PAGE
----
Men having Sex with Men (MSM)
Men Having Sex with Men(MSM) are another important group who are highly vulnerable to HIV and are also a strategically important group for focusing HIV prevention programmes. The term ‘men who have sex with men’ (MSM) is used to denote all men who have sex with other men as a matter of preference or practice, regardless of their sexual identity or sexual orientation and irrespective of whether they also have sex with women or not.
It is important to know that not all MSM have many sexual partners however, there are MSM sub-populations which do have high rates of partner change as well as high number of concurrent sexual partners. These sub-groups of MSM who often engage in anal sex with multiple partners are at particularly high risk. As per the IBBS conducted in 2014-15, HIV prevalence among MSMs found to be 4.30%.
NACO has initiated exclusive TG/Hijra intervention under NACP IV based on the recommendation from the working groups and needs from communities. A separate costing and operational guideline has been developed for uniformity in scaling up of TG/Hijra intervention in the country based on the mapping.
In order to ensure standardization of program, feedback from stakeholders and communities, the typology wise Technical Resource Groups (TRG) formed and conducted, periodically.
TIs for Bridge Populations
Individuals who have sexual partners in the high risk groups as well as other partners of lower risk(General population) are called a “bridge population”, because they form a transmission bridge from the HRGs to the general population. Quite often they are clients or partners of male and female sex workers. Truckers and Migrant workers are named as bridge population through close proximity to high risk groups and are at the risk of contracting HIV.
They are a critical group because of their ‘mobility with HIV’. Their living and working conditions, sexually active age and separation from regular partners for extended periods of time predispose them to paid sex or sex with non-regular partners. Further, inadequate access to treatment for sexually transmitted infections aggravates the risk of contracting and transmitting the virus.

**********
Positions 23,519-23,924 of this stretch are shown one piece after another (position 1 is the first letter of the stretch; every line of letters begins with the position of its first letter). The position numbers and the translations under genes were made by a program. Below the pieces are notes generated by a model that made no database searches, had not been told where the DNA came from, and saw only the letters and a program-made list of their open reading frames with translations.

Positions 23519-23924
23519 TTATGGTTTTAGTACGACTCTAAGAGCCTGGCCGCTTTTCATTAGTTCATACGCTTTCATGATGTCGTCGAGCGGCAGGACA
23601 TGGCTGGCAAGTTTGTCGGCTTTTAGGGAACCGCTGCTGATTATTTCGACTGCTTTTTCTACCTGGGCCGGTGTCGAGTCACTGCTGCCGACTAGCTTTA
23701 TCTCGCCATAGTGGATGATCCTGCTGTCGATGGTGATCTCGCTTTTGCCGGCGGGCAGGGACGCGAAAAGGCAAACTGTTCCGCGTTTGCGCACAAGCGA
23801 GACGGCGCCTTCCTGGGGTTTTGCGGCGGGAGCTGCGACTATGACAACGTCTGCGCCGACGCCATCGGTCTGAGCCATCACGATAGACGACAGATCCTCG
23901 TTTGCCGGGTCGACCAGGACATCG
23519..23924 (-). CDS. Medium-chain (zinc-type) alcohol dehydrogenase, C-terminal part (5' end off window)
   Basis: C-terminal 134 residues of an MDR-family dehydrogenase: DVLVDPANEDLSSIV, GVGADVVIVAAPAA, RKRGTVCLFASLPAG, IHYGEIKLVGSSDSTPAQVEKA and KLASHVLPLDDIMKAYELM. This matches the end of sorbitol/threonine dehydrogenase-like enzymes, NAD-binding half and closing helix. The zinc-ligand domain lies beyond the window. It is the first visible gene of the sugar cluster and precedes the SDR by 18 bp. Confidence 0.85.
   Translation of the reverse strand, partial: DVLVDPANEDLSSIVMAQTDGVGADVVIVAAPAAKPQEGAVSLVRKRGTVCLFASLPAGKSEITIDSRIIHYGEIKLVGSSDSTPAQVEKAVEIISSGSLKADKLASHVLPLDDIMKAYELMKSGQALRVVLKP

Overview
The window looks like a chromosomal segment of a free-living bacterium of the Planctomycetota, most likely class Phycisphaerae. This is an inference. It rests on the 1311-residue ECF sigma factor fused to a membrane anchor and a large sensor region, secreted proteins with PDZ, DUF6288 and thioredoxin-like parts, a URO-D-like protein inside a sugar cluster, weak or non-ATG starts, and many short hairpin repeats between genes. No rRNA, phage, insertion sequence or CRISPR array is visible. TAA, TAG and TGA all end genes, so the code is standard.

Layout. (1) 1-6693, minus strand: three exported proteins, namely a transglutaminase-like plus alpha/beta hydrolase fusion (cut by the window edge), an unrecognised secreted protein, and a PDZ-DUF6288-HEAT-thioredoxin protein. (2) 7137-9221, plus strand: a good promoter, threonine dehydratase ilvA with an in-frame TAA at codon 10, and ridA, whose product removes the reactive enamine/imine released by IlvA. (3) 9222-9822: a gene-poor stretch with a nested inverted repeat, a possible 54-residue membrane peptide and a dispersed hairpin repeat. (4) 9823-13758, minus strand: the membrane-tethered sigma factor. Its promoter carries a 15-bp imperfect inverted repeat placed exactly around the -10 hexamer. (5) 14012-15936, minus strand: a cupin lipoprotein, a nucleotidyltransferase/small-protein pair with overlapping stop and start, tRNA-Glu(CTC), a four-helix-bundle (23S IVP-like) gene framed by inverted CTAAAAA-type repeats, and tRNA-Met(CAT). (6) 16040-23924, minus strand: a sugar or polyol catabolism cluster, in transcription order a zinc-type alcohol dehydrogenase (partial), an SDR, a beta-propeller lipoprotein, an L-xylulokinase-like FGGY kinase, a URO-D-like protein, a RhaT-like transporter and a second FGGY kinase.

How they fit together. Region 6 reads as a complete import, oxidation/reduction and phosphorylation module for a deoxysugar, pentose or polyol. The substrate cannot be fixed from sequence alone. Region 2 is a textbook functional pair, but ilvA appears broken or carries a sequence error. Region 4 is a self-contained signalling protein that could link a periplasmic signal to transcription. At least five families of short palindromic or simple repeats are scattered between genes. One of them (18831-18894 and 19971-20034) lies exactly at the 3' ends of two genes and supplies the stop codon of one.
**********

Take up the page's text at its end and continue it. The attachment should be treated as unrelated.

TIs to Reduce the Vulnerabilities of Bridge Population
The NACO interventions are aimed at controlling the spread of HIV and STI through increasing awareness about their transmission and prevention. All interventions are aimed at promoting safe sex through use of condoms. They also facilitate easy access to condoms, treatment for STIs, counselling, testing and treatment services.
How are Interventions reached to Truckers?
These interventions involve interaction with the target community about sexually transmitted infections, HIV/AIDS and safe sex. For better recall and understanding information, education and communication materials are used in such community interactions. Peer educational activities are also undertaken for effective outreach of the messages.
So far, all interventions were carried out by NGOs at locations where truck drivers halt for sufficient duration like along highway stretches, business activity areas, check posts or port areas. Under NACP-III, a larger gamut of organisations constituting National Highway Authority of India, social marketing organisations in the promotion of condoms, NGOs and truckers’ organisations at state and district level are involved in a concerted effort for better outreach of the interventions. The ultimate aim is to harness the trucking community, associations, brokers and others in driving these interventions.